James and David taught us that you don’t flick through a book to find the mushroom photo that looks most similar to the specimen you have found but you work through a list of questions (a key) about the colour of the spores, the type of gills, the presence or absence of a ring and volva and where it grows. This will help to narrow it down to the type of mushroom and whether it is edible, poisonous or inedible but not fatal. As a rule of thumb ignore all LBJs (Little Brown Jobs). Mushrooms are certainly an intriguing subject.

We were then released into the woods for a four-hour tramp and to make our discoveries. I was delighted to find the beautiful mushroom called the Amethyst Deceiver is edible and perfect in salads. Amongst other edible finds there were Hedgehog Mushrooms, Autumn Chanterelles and Oyster Mushrooms. We also found a Cep which is in the top league of tasty mushrooms. A frisson of excitement ran through our gang to see the Beechwood Sickener and the Fly Agaric which is the classic fairytale toadstool although it doesn’t actually kill. In fact it contains a substance called ibotenic acid which gives psychological effects including euphoria, confusion and floating and this acid can be recycled. If you drink your urine you can relive the experiences. Think I will give it a miss though, anything that red is red for a reason! Back at the village hall with our edible finds and under the close scrutiny of James (no rogues allowed), we prepared our mushrooms and enjoyed the tasty samples.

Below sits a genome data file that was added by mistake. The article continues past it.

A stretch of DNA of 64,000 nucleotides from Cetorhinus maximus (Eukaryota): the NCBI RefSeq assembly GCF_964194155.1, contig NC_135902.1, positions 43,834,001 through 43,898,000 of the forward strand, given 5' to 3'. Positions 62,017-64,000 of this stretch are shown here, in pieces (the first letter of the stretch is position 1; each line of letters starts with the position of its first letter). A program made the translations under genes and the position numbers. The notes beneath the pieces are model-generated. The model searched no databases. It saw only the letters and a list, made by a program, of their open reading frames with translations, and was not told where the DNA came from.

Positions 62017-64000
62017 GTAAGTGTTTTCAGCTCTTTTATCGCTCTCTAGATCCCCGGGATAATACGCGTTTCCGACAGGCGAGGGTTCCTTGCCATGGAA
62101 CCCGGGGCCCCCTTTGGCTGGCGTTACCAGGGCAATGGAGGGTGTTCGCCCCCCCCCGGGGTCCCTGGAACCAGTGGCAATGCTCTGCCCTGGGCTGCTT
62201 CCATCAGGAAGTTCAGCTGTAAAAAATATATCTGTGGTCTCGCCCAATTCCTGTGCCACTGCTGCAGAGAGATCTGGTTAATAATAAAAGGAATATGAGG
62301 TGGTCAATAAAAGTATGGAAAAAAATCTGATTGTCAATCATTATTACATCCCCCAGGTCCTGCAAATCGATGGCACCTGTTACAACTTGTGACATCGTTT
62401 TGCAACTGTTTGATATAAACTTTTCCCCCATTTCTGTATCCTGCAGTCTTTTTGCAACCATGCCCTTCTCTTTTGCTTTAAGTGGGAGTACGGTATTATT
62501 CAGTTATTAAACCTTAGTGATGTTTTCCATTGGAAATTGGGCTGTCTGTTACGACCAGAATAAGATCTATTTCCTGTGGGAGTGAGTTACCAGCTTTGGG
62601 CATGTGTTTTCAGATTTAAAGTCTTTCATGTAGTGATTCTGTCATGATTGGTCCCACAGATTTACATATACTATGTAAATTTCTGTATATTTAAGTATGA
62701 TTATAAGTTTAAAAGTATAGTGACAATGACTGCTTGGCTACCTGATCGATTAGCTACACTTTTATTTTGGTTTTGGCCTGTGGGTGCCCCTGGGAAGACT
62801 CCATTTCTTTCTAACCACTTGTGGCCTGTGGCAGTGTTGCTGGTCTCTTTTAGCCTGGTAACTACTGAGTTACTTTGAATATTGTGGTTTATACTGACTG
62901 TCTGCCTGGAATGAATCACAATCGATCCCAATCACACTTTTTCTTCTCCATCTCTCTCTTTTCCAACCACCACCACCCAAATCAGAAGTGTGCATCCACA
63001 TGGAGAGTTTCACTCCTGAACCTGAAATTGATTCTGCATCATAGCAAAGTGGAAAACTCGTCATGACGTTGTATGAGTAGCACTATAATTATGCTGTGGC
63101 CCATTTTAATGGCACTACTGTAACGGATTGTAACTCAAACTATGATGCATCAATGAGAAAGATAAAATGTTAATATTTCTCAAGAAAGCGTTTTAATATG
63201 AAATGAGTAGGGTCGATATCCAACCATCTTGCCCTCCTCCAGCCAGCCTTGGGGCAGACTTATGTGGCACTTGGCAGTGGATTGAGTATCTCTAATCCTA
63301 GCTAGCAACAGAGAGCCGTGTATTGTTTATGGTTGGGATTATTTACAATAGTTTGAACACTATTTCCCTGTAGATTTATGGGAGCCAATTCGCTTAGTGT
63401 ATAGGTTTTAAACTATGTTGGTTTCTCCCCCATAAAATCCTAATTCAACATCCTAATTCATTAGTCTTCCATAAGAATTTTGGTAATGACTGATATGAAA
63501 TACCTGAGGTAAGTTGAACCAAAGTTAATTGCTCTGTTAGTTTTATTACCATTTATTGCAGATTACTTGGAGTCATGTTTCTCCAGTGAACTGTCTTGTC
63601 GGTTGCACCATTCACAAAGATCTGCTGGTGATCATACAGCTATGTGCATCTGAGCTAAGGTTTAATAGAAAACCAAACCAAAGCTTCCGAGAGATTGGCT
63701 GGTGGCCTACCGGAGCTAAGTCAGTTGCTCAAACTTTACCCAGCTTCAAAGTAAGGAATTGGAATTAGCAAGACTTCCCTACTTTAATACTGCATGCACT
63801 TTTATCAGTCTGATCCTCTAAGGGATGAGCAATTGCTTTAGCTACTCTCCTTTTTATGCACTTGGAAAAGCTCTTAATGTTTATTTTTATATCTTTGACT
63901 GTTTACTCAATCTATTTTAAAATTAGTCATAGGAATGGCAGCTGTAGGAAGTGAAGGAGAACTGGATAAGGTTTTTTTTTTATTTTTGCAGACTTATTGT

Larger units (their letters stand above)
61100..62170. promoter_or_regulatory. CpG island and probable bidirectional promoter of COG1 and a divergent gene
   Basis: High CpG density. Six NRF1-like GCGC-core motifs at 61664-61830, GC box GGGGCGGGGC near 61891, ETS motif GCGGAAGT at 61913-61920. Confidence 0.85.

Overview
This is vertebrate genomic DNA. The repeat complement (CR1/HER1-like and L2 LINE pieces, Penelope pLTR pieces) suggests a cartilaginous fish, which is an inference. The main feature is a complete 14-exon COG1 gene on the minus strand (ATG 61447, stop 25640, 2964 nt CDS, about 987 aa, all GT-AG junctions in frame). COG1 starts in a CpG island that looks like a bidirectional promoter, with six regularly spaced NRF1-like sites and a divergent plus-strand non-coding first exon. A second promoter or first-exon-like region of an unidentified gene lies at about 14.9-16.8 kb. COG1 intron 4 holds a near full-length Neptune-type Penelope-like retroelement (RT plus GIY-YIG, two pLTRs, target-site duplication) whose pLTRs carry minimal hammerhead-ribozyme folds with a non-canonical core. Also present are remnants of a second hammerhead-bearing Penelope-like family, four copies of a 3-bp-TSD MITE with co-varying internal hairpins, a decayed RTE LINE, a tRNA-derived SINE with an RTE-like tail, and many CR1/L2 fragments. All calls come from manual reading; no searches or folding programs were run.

Hedgerow Harvest offers a range of foraging and wild food courses and I can’t recommend them enough. I completed the Spring Greens course in April and look forward to doing Fruit and Nuts next year. I feel duty bound to add that some fungi are very poisonous and many will make you unwell or you may have an allergic reaction after eating certain species. Make sure you can identify fungi by attending a field course led by an expert before you start collecting them.

Fly Agaric (poisonous)

Beechwood Sickener (poisonous)

Preparing our tasty samples

I love autumn walks and even more when it includes a little foraging, which is a growing interest of mine. This is the time of year to collect sloes which are blue-black bitter fruit growing on blackthorn bushes. Sloes need to be collected in October after the first frost, but if autumn is mild or you want to beat the birds, collect them early and put them in a freezer. Sloes are too tart to eat but are perfect in gin, making a tasty, sweet and glorious ruby sloe gin. Below is the recipe I am using courtesy of National Trust.